There are sports that are comfortably part of our School’s Olympic tradition, and then there are those choices which might be less obvious.
Of Melbourne Grammar’s 43 Old Melburnian Olympians, 37 percent have been rowers, 23 percent have been selected for athletics, and 12 percent have represented Australia in yachting. But only one each has, so far, competed in the Summer Olympics sports of equestrian, canoeing, water polo, fencing and diving. We celebrate each of these distinctive competitors below.
Equestrian: Olivia Skellern nee Bunn (OM 1996)
Olivia Bunn (OM 1996) began her riding career at just ten years of age, becoming a member of Australia’s highest ranked team at the World Equestrian Games just after leaving school. By 2000, she was part of the reserve contingent for the Sydney Games.
Her first Olympic experience came at the next Summer Games, Athens 2004, where she was ranked second best-performed rider with 46.4 penalties after the cross-country event. Unfortunately, this Games experience was not free from disappointment—Olivia’s horse, the twelve-year-old Top of the Line, had to be withdrawn just before the second horse inspection. The Australian team finished sixth overall that year.
While at Melbourne Grammar, Olivia served as co-Captain of Grey-Smith House. A stellar athlete from a young age, she received colours for netball, swimming and basketball, and competed as part of the School’s teams in downhill skiing.
Canoeing: Lachlan Milne (OM 1996)
Lachlan Milne (OM 1996) represented Australia at both the 2004 Athens Games and the 2008 Beijing Games in C2 Slalom.
Captain of Morris House while at Melbourne Grammar, Lachlan was also captain of the canoeing team. He was part of a relatively new School sport, with the canoeing club only established in 1989.
In his final School year, Lachlan paddled in the Melbourne Grammar team that won the Victorian Schools’ Canoe Polo Championships. That year at the Victorian Schools’ Slalom and Downriver Championships—the largest slalom competition in Australia—he won the Open K1 category, while the Melbourne Grammar team finished third. Lachlan also represented Australia in the junior team at the World Canoeing Championships.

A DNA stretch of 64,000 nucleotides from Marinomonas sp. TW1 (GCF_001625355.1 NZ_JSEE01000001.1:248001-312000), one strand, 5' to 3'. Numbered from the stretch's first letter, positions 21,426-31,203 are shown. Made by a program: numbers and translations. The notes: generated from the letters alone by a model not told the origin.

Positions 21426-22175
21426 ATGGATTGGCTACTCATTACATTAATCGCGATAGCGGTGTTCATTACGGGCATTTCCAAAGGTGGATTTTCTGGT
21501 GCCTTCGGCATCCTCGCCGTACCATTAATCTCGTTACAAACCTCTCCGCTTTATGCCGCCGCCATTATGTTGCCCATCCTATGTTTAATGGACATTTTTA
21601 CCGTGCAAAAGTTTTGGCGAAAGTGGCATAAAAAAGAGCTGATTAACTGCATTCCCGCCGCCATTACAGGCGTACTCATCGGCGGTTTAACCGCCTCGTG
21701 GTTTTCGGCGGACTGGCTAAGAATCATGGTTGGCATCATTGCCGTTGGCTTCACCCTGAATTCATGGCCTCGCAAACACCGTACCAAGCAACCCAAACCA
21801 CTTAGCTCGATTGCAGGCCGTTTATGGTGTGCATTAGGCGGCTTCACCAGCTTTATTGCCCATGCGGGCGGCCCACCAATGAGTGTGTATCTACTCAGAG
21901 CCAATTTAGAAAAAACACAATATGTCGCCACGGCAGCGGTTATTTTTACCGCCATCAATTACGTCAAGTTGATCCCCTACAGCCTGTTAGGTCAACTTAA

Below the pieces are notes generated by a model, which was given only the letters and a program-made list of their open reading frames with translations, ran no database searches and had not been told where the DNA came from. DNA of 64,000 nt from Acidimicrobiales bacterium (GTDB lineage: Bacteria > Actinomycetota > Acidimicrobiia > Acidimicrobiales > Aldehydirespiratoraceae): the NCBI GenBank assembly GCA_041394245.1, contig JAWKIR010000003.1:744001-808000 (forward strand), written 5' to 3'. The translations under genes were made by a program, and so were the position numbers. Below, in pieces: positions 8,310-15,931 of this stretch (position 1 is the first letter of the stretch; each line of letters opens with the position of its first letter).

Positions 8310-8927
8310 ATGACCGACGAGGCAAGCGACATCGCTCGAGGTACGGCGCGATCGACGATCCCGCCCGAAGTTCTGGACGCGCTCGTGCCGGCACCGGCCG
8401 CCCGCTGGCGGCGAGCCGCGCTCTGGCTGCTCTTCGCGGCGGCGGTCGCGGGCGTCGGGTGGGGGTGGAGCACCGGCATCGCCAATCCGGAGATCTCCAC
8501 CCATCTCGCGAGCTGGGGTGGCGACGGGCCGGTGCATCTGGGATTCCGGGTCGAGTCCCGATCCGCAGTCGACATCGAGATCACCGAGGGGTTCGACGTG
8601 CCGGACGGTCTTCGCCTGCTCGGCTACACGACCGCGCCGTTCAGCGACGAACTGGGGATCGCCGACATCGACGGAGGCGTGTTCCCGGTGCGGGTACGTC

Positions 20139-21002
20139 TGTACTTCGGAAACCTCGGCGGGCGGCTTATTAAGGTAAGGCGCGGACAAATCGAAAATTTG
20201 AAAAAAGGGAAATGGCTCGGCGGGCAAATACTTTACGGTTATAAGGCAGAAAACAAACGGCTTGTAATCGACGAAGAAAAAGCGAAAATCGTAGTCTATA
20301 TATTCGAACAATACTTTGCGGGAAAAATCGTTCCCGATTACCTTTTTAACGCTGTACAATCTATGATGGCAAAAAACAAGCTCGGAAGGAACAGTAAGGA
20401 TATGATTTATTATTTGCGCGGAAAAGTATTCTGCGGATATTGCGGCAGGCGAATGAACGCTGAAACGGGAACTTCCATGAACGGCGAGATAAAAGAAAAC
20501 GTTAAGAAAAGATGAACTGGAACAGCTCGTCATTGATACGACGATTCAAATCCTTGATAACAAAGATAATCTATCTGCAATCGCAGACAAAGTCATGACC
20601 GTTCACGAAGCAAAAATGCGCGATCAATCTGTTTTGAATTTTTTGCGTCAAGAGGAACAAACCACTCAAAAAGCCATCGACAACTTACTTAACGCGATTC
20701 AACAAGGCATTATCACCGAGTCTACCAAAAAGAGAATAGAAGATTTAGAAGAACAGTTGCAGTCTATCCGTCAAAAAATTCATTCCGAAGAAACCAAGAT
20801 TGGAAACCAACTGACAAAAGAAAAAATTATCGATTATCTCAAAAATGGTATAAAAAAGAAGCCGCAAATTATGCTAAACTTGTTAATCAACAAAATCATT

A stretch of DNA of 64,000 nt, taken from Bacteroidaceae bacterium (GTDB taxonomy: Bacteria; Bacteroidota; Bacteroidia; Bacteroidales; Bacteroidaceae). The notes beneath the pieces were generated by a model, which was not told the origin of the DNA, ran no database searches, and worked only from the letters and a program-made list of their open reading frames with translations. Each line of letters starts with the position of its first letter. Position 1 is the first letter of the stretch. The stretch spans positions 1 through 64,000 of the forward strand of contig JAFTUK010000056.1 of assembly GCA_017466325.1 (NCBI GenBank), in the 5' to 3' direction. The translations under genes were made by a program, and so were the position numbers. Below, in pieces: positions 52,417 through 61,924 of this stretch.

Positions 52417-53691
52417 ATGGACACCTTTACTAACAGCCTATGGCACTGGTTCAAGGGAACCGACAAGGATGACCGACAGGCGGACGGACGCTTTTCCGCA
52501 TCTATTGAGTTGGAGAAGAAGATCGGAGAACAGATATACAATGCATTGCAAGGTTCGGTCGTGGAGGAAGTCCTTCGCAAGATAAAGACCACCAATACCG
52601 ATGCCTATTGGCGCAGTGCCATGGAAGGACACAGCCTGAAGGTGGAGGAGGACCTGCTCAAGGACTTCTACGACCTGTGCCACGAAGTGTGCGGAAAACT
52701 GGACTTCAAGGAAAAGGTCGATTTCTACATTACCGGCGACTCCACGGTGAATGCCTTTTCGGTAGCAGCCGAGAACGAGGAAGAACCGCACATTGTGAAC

Fencing: John Fethers (OM 1946)
Inspired by the on-screen performances of Errol Flynn, John Fethers (OM 1946) took up fencing when he was 17. He went on to win silver at the 1950 Commonwealth Games in Men’s Foil and become the national champion in 1951 in foil, epee and sabre.
Joining Malcolm Hastie at the 1952 Helsinki Games, John was part of the first contingent to represent Australia in Olympic fencing. He made it through the first round to the quarter finals of the foil and epee. Two years later at the 1954 Commonwealth Games, he won two silver and two bronze medals.
John Fethers’ Olympic affiliation continued when he was appointed coach of the Australian Olympic team in 1964. He went on to become national coach in 1966. In these roles, John became a legend in the fencing community, choreographing duels for stage, screen and television. John Fethers died in 2010.
Water polo: Malcolm Hastie (OM 1944)
Malcolm Hastie (OM 1944) represented Australia in water polo at the 1952 Helsinki Games. Forging a new Olympic path, this team placed seventeenth in a 21-team competition. It would be many more decades before Australia’s best placings in water polo: fifth at both the 1984 Los Angeles Games and at the 1992 Barcelona Games.
Leading up to his Olympic performance, Malcolm had been a member of the Victorian water polo team along with the Australian team that won the 1950 British Empire Games exhibition tournament.
Malcolm had varied interests at School, singing in the chapel choir and excelling at both boxing and high jump. After graduation, he played in the Old Melburnians Football Club, became a member of the Melbourne Stock Exchange, and from 1953 took up a role as partner in the stockbroking firm Hastie & Son with his father Thomas Hastie. He also served as a director of Auto & General Industries. Malcolm Hastie died in 2017.
Diving: David Norris (1937)
David Norris (OM 1937) competed at the 1948 London Games in the springboard event, placing sixteenth. His Olympic experience came after many years establishing his diving prowess at home. Norris was the Australian 3-metre springboard champion in 1940, 1946, 1947, 1948 and 1949, and diving champion at Melbourne Grammar in 1935, 1936 and 1937.
A corporal in the cadet corps and a member of Rusden House, David went on to serve in the AIF during WWII. He was captured and escaped from a German prisoner of war camp in 1945.
David’s career outside diving included working for the CSIRO, where he made a significant contribution to solar energy research. He also worked with the Snowy Mountains Authority and completed research stints in the Antarctic and Niger in French West Africa with the United Nations. David Norris died in 1972.